With several Aylesbury players working with Arsenal, Dein wanted to support their dreams.

Dein and Akers would help their players as much as possible in periods where Arsenal were not even a semi-professional department club.

Paid employment was given in various departments of the club ranging from box office, merchandise, laundry, catering etc.

Accommodation was provided close to Highbury.

A deal was reached with Boreham Wood for that to be the women’s home ground, with Highbury (now the Emirates more often) an option.

Dein though would battle with his peers who didn’t agree with his vision, thinking this was just a PR stunt, as there was almost zero profit to be made.

Dein would battle for the team to get modest win bonuses let alone a salary they could live off.

So, it’s fitting that if the BBC chose to celebrate the Lionesses, a Gunner should take centre stage.

Like it was fitting that one of our own had the honour and privilege of lifting the Euros last summer.

Beth Mead and Leah Williamson have become poster girls for the sport, hence why they are asked to be the ones to model the latest merchandise.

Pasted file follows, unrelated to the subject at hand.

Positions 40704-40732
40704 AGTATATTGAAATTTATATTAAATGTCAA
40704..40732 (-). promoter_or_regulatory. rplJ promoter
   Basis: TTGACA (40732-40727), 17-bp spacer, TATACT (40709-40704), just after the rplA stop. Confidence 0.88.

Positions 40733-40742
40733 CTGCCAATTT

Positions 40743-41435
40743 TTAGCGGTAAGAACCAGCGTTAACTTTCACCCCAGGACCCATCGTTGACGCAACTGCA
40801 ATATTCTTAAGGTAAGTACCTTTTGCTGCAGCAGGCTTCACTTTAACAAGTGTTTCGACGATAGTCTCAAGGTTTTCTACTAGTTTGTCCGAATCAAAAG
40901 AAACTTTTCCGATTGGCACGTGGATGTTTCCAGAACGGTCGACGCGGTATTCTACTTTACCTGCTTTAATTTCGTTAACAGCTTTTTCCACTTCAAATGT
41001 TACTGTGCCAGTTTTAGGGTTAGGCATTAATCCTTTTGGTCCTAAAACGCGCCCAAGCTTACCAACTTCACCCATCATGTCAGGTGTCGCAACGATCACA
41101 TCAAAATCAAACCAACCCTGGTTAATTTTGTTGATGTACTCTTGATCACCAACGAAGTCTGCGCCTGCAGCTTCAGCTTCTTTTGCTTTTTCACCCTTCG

It’s positive PR for the club, which they deserve after being the leading club in pushing for the women’s game to evolve, giving opportunities when they didn’t have to, with money not the motivation.

The Sporting aspect of Beth Mead’s trophy is obvious, she was the Golden Boot winner in a home tournament that broke records.

Many would have been learning about the ‘Personality’ part for the first time this week.

Incredibly Mead’s best form coincided with her mum being diagnosed with incurable cancer.

Her brother, dad and teammates insist the last person to understand just how talented Beth Mead is, is the 27-year-old herself.

Once a Gooner always a Gooner.

Well done Beth Mead



Do you want to read more about the Arsenal Women’s Team? Click here….

Tags Beth Mead SPOTY


  1. That is a great article Dan. Well done. As well researched as I am picked up some new info. A great read and it sparked a debate or two here xx

Comments are closed

Top Blog Sponsors